Today's technological revolutions calls for a comprehensive reinvention. The potential benefits of discoveries and new applications in robotics, biotechnology, digital technologies and other areas are all around us and easy to see. Indeed, many believe that the world economy may be on the cusp of another explosion in new technologies.
In essence, the reforms have been crafted to democratize the IMF governance. Now, those sitting at the head of the IMF's table are either American allies, or its Western partners, whereas the developing countries are underrepresented as a whole. They do not have a say in the IMF decision-making process, or in protection of their fundamental interests.
If the Republican Party takes full control of the U.S. Congress in the midterm election, policy gridlock is likely to worsen, risking a rerun of the damaging fiscal battles that led last year to a government shutdown and almost to a technical debt default. More broadly, the gridlock will prevent the passage of important structural reforms that the U.S. needs to boost growth.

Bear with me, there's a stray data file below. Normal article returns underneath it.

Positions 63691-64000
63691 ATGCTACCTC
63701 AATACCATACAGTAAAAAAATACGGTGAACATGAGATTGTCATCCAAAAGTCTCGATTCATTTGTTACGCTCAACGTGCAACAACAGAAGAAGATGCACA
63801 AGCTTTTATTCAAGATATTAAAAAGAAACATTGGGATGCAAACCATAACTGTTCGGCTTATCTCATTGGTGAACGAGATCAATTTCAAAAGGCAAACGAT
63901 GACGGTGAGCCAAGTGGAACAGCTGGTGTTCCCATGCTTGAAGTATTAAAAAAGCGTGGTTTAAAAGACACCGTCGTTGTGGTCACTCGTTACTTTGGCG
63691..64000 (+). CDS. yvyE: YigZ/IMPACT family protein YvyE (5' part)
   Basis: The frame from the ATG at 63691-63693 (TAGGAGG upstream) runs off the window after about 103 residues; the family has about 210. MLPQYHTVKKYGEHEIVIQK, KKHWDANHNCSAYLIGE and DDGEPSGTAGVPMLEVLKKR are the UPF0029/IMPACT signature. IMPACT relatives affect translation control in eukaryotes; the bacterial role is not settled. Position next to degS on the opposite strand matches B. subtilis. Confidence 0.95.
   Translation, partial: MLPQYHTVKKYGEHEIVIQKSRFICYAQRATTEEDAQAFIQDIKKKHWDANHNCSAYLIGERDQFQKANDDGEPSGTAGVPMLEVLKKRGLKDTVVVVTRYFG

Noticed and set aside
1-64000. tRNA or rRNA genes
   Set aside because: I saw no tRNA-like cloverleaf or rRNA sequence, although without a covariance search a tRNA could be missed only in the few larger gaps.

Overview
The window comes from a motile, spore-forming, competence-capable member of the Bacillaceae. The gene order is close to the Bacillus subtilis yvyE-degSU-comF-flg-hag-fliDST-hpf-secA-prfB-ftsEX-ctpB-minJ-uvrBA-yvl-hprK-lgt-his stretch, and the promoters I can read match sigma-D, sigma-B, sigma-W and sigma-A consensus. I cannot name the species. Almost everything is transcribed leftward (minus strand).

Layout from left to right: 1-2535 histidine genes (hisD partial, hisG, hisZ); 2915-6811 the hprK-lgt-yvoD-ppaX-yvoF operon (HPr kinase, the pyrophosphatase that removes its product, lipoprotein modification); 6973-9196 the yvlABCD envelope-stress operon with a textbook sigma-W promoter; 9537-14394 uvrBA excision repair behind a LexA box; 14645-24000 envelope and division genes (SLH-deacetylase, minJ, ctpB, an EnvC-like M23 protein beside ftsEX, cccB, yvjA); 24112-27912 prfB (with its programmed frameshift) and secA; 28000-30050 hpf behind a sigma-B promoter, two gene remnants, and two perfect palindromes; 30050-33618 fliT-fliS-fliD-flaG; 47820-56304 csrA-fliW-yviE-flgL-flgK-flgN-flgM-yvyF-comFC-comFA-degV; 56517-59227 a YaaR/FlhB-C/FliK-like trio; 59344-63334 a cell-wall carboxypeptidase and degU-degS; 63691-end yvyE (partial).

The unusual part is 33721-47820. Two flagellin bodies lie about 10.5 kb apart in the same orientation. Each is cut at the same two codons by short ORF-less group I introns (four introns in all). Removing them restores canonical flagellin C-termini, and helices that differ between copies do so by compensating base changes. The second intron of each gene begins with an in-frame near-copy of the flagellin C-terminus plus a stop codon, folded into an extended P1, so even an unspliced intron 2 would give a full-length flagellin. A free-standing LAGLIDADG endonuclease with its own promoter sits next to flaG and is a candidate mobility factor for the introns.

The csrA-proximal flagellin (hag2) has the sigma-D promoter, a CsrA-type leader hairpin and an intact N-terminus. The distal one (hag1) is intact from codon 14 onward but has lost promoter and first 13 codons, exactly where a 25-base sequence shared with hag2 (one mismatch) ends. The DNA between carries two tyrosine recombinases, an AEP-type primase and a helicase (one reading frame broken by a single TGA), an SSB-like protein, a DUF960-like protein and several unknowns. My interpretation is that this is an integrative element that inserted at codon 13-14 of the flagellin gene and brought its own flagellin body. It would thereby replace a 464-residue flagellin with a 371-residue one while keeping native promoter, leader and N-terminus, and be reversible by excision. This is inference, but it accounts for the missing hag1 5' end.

On July 19, Trade Ministers from the G20 group of countries will convene for their annual meeting in Sydney, Australia. The meetings can be used to build consensus toward positions that can be brought back to forums where decisions can be enforced, such as the WTO. And this is exactly what the US plans to do.
The world has kept close watch on the ongoing downward adjustment of China's shadow banking system -- credit intermediation involving entities and activities outside the regular banking system -- with the near-default of a large trust product during the last few weeks being part of the worrisome news coming from the country.
About two years ago, I visited Hong Kong for the very first time and could not believe my eyes. Traveling from the dated, fraying JFK airport in NYC to the shining, efficient airport in Hong Kong, my world view was immediately changed: It was the U.S. that was a third-world country, and Asia was vivid.